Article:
The name is as unique as the man carrying it: Walter Salas-Humara! Almost 30 years ago this multi-talented, open-minded and stylistically versatile artist entered the stage as the charismatic singer and songwriter of alt.country rock pioneers The Silos. In retrospect they were enormously influential in the burgeoning, underground scene that blossomed into the Americana movement. In all these years, Walter Salas-Humara has revived The Silos countless times, released numerous band albums and has participated in so many projects that it’s hard to believe his new solo album Curve And Shake is only his third album under his own name – the first in 18 years.
The Silos from New York belonged to a cadre of critics’ darlings bands that were – not unlike the Velvet Underground, the later Byrds, Television, the Feelies or Green On Red – ahead of their time and simply too good to sell their highly influential music in the quantities they would have deserved. With their early albums (Cuba!), they provided smart, catchy, classy indie-pop-meets-country-rock that wowed the critics and repeatedly found their way into year’s end best lists. The 90s were influenced by Salas-Humara’s restlessness and experimental mindset.
He moved in rapid succession from New York to L.A. and then to Austin which led to personnel changes, stylistic upheavals and some highs and lows in the quality of their recorded output. When alt.country, No Depression and Americana boomed, The Silos were but one band among many and had to reclaim their status and territory as musical mavericks. This happened with their relocation to Brooklyn and a series of strong albums on Blue Rose between 2001 and 2006. After a remarkably free-thinking folk/pop/electronica/hiphop/poetry project in 2008 with famed author Jonathan Lethem under the project name “I’m Not Jim”, Walter Salas-Humara once again left New York and settled in Flagstaff, AZ. The newly-assembled Silos broke big in 2011 with the excellent, powerful Florizona album.
And now there’s Curve & Shake, not a new chapter in the never-ending story of the Silos but a multi-faceted solo album. Comparable to earlier solo outings Lagartija (1988) and Radar (1995), Walter Salas-Humara had amassed a number of songs that didn’t seem particularly suited for a Silos album but rather asked for a special treatment. This seems to offer Salas-Humara greater freedom for individual arrangements, diverse musical moods, greater stylistic range. The ten songs of Curve & Shake – some of which he considers among the best of his career – were mostly co-written with friends and colleagues and recorded in studio sessions with local musicians in Flagstaff and Portland, Or. The basic band consists of the rhythmically interesting Westcoast trio GrooveSession (Sarven Manguiat/guitar etc., Ronnie Sanchez/bass, Manny Sanchez/drums, backing vocals all of them) with keyboarder Ryan Williams and Walter’s Portland-based nephew Charlie Salas-Humara (Panther, Sun Angle, Grapefruit) who contributes atmospheric synthesizers. He also recorded with Jerry Joseph & The Jackmormons, a well-known jam/rock band, innovative guitarist Jason Victor (of Steve Wynn & The Miracle 3), percussion ace Wally Ingram on congas and girlfriend Amy Dagget on backing vocals.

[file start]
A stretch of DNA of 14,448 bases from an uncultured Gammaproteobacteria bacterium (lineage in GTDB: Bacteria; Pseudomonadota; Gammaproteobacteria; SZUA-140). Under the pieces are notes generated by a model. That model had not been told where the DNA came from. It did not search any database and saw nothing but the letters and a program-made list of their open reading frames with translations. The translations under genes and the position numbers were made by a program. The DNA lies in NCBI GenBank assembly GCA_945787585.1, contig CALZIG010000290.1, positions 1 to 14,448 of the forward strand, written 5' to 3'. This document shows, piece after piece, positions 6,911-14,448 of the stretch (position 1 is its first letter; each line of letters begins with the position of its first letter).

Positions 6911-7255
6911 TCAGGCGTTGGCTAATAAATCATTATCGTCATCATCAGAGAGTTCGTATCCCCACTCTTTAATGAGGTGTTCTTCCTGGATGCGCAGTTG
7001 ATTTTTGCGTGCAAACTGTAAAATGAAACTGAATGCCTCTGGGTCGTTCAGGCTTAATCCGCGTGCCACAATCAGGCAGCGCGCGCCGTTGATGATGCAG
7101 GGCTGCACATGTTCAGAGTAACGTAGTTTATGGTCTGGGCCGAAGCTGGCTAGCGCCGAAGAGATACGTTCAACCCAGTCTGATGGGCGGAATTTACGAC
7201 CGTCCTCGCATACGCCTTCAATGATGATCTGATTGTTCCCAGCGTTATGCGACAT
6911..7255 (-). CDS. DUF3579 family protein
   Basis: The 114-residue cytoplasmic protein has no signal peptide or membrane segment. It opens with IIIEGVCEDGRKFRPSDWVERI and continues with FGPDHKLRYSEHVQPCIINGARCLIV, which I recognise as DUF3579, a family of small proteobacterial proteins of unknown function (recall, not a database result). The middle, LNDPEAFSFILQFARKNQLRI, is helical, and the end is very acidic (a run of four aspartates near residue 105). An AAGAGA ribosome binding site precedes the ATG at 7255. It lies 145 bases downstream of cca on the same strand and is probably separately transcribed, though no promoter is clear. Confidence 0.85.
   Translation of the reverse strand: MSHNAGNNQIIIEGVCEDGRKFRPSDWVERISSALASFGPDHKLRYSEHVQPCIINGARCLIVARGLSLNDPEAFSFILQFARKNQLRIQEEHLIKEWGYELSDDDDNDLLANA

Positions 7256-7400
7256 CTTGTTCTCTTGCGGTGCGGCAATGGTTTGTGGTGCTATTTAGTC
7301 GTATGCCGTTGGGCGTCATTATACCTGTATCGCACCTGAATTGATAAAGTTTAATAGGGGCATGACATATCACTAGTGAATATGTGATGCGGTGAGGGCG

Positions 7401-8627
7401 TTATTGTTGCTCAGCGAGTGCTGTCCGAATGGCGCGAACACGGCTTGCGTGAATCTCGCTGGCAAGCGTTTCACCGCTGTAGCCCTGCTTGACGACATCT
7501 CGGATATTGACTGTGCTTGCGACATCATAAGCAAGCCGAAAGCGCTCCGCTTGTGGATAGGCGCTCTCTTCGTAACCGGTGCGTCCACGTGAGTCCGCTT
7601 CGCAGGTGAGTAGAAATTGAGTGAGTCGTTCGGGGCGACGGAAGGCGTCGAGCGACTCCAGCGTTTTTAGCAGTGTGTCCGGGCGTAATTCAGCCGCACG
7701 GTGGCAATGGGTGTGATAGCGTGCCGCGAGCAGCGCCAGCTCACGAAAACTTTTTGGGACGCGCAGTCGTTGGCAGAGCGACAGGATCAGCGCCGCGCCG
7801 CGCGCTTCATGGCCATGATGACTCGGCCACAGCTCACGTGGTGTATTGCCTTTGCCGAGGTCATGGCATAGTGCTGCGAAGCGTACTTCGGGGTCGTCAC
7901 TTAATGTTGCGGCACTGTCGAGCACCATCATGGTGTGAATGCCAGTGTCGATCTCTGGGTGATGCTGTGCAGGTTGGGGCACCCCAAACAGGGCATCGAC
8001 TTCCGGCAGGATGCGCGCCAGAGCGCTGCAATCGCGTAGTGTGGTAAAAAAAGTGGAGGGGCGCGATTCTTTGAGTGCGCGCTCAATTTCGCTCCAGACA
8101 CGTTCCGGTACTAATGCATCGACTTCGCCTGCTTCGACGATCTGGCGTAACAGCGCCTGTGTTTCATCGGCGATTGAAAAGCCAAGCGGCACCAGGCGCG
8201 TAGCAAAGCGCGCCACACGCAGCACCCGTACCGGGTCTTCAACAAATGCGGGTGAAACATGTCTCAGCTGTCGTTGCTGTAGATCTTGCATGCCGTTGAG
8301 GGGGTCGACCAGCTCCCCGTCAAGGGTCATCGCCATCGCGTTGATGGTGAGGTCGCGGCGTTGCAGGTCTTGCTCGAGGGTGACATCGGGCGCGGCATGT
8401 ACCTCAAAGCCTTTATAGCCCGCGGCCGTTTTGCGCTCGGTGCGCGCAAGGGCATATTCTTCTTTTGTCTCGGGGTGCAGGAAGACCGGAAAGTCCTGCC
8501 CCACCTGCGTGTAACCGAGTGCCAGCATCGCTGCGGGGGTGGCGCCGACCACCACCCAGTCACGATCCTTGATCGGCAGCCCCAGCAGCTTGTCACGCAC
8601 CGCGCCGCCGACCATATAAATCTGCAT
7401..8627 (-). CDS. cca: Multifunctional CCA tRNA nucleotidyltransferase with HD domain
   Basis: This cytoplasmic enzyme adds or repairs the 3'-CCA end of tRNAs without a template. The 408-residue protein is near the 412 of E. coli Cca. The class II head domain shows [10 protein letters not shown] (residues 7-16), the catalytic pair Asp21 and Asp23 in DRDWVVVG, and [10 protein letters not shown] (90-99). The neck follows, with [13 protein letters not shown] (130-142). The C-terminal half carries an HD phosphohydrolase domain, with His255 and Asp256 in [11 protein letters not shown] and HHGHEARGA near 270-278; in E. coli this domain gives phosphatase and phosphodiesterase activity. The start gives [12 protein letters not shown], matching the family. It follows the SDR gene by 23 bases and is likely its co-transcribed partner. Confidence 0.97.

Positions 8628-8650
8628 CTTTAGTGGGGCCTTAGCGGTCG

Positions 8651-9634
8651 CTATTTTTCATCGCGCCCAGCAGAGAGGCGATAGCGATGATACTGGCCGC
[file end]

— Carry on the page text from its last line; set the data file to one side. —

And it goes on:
‚Counting On You’ starts out as an endearing, relaxed opener that segues into the off-the-cuff, tricky psych rock of ‘The Craziest Feeling’, co-written with Jerry Joseph and recorded with his band, with Jason Victor providing the distinctive fluid solo. The same setup later turns in the five-plus minutes of ‘What We Can Bring’, an opulent rock ballad with four guitars, keyboards and rhythm section, anchored by Victor’s & Joseph’s Southern Rock-style twin leads. Devoted fans know ‘Hoping For A Comeback’ and ‘Uncomplicated’ from the ‘I’m Not Jim’ project’s 2008 release ‘You Are All My People’. Both tracks were completely overhauled and brought much closer to a Silos-type sound. The same is true of ‘Two Inches Two Hours’, another track co-written with Jonathan Lethem. ‚I Love That Girl’ is a moving solo number, sung with an unadorned, scratchy voice, accompanied only by Ryan Williams on keys. The title track ‘Curve And Shake’ is also sparsely arranged with acoustic guitar, percussion and e-piano but features a gorgeous hook line. Along with the folk pop of ‘Satellite’, it sounds like a forgotten Silos jewel. ‘Way Too Heavy To Float’ is a complex ballad with lots of input from GrooveSession mastermind Sarven Maguiat and intricate backing vocals. This is certainly one of the songs Salas-Humara has every reason to be proud of.
In total, Curve And Shake is a convincing album with lots of beautiful details worth exploring. Walter Salas-Humara undoubtedly remains an important figure and creative force on the independent and Americana scene.
Curve & Shake will be available through our webshop and in fine selected stores all over Europe on August 15.